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Skaggs: Keep an eye out for these tomato pests
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This year more than ever before, area residents could not wait to get their gardens planted. And for even the novice gardeners, everyone wants to try their hand at growing tomatoes.

 Sometimes, even when you seem to have done everything right, tomatoes can disappoint in the garden. So before we get too far into the growing season, here are a few possible problems to be on the lookout for.

 Blossom end rot

This disorder causes the fruit to have a dark, sunken area on the blossom end. You can prevent it by maintaining even soil moisture. Other causes: root damage limiting the uptake and movement of calcium. Mulches help moderate soil moisture fluctuations as well as eliminate the need for cultivation. Improper pH can keep the plant from absorbing enough calcium, too.

 Failure to set fruit

The causes: cool night air and soil (below 55 degrees), abnormally hot weather, low soil moisture, too much shade or overfertilizing. For early tomatoes, use varieties that will set well during the cold of April.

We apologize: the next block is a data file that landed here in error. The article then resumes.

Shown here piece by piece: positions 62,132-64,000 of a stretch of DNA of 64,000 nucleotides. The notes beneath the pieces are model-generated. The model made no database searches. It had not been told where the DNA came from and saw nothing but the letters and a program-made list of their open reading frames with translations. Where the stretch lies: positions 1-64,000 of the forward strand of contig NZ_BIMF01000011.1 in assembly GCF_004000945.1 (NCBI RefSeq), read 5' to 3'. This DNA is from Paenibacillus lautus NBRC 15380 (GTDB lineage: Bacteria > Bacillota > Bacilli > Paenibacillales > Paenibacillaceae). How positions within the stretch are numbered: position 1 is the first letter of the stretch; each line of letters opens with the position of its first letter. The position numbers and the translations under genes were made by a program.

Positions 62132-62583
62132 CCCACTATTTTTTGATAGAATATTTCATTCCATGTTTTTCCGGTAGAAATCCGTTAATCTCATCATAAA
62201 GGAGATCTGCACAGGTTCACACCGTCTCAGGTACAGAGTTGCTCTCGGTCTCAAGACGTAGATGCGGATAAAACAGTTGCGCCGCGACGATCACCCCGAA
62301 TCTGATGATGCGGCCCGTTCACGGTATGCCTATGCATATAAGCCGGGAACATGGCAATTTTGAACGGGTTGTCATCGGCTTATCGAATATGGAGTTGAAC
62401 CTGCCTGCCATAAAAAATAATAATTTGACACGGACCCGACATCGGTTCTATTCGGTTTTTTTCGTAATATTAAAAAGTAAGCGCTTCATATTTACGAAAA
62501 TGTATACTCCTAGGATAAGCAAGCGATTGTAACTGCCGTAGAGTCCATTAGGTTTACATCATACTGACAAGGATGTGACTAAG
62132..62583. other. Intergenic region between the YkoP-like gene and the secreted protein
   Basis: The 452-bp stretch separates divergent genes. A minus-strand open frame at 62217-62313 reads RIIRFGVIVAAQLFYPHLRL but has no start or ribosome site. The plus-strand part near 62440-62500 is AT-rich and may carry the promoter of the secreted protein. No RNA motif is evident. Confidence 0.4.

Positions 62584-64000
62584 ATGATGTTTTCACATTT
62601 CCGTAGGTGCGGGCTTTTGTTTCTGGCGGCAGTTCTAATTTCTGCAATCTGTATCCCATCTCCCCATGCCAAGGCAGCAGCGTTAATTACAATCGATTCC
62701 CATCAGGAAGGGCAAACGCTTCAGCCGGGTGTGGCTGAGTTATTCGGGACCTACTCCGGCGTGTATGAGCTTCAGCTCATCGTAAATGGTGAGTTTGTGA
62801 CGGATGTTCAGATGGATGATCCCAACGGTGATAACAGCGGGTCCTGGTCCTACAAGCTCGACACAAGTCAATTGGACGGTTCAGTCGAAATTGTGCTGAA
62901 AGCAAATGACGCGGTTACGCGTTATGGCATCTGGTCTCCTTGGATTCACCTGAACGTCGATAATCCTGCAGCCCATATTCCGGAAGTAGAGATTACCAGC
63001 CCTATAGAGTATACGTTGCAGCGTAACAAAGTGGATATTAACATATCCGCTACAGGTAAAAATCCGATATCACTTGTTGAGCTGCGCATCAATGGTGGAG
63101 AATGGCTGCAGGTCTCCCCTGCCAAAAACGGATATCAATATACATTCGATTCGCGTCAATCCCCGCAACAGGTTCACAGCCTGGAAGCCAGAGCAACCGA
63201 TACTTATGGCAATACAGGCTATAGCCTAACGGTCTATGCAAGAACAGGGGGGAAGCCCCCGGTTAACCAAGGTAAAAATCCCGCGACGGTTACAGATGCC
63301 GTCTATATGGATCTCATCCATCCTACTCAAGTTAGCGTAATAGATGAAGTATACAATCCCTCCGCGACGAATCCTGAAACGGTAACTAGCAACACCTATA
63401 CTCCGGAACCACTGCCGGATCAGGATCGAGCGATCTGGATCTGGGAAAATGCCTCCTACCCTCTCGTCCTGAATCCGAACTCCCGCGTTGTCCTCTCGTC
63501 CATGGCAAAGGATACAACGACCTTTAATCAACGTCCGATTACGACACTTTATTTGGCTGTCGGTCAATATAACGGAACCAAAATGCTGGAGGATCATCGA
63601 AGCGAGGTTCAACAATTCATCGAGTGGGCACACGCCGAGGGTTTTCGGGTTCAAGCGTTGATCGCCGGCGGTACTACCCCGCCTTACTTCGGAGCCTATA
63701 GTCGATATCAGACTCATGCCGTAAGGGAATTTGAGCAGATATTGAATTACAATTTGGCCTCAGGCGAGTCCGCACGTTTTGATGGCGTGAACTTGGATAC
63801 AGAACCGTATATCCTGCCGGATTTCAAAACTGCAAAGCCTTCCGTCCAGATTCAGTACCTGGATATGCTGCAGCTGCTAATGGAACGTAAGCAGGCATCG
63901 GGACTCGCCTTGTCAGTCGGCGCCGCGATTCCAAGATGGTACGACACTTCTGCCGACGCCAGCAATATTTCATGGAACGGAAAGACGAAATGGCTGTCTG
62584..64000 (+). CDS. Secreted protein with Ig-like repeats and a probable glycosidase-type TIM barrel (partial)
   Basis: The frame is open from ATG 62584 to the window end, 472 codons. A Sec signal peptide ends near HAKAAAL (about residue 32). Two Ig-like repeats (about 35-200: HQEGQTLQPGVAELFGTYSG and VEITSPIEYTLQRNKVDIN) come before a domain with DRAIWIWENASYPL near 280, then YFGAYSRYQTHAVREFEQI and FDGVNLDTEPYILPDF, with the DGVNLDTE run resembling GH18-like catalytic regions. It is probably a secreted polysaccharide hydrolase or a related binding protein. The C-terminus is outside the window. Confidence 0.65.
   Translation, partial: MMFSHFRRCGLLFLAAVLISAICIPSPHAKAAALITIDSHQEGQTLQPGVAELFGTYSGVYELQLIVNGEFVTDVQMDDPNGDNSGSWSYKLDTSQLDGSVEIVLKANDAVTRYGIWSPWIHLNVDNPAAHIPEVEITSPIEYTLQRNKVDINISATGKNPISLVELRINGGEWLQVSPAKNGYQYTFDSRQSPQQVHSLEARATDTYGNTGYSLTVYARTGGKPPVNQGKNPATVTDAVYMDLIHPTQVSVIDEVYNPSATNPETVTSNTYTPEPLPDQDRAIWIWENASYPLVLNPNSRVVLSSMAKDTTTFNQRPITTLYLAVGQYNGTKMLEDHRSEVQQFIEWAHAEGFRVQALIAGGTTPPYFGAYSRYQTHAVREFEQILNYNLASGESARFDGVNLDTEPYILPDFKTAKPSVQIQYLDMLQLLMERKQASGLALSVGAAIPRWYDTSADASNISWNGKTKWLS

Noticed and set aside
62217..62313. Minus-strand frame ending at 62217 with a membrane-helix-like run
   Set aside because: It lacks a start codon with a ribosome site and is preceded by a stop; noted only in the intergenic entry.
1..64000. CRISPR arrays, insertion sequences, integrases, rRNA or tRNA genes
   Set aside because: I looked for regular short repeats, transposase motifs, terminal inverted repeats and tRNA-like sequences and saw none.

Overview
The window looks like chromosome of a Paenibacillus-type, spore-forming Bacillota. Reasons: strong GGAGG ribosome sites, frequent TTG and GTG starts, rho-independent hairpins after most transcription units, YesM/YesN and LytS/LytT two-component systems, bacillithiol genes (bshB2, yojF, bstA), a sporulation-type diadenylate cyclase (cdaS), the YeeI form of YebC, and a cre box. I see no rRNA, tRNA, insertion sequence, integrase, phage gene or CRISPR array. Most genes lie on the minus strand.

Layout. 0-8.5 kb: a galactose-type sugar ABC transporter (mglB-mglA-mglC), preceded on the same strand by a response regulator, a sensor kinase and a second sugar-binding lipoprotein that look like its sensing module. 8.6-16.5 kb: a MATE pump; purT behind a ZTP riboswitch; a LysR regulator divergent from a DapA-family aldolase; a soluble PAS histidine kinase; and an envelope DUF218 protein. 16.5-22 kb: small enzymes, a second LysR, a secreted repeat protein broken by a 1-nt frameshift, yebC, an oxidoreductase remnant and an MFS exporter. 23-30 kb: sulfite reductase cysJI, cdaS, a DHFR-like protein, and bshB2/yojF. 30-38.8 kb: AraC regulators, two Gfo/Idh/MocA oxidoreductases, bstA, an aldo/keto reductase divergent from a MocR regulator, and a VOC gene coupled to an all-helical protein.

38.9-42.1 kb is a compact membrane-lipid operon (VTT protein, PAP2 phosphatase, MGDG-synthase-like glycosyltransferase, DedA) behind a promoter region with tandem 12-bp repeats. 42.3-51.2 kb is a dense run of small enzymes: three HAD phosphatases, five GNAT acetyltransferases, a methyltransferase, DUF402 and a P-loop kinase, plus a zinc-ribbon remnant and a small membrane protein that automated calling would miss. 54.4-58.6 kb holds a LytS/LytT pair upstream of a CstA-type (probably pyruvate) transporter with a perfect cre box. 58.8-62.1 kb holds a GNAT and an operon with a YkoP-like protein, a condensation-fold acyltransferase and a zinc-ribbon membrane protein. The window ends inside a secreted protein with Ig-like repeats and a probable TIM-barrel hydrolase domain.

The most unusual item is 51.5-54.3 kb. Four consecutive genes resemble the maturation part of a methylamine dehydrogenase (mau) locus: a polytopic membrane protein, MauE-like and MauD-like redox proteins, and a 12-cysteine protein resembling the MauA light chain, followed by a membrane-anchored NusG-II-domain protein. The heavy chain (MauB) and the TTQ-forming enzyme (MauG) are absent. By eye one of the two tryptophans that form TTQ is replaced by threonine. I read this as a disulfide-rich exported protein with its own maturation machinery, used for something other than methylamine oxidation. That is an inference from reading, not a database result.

Both fusarium and verticillium can cause tomatoes to die early. They cause the plant to wilt even with good moisture. If you cut the stem, the vascular tissue will be discolored. Both wilts are soil-borne and widespread in the South. The only solution is to use resistant varieties.

Leaf roll

With this disorder, older leaves roll upward. Symptoms usually are seen when plants have a heavy fruit load. Usually caused by high heat, drought and prolonged times of wet soil.

Early blight

This fungal disease shows up as a leaf blight on the lower part of the plant. The disease moves upward, and by early to mid-summer, early blight has caused a "firing-up" of foliage over most of the tomato plants in the garden. As the disease progresses, leaves turn yellow, wither and drop from plants. Early blight control is based on crop rotation, removal and destruction of crop debris from previous crops, staking, mulching and timely application of fungicides.


These can cause a loss of plant vigor and may carry disease. Many chemical products will control aphids. Read and follow label directions. Insecticidal soap is an organic spray that controls many soft-bodied insects, too.


Whitefly has become a major problem in tomatoes. Many times touching a plant will send up a cloud of white. They feed on the plant, causing weak growth.

Tomato hornworm

This large green worm has a horn on the back end. Hand-pick these large insects from small plantings. Bacillus thuringiensis (Bt) can be used as a biological control for hornworms when they're small.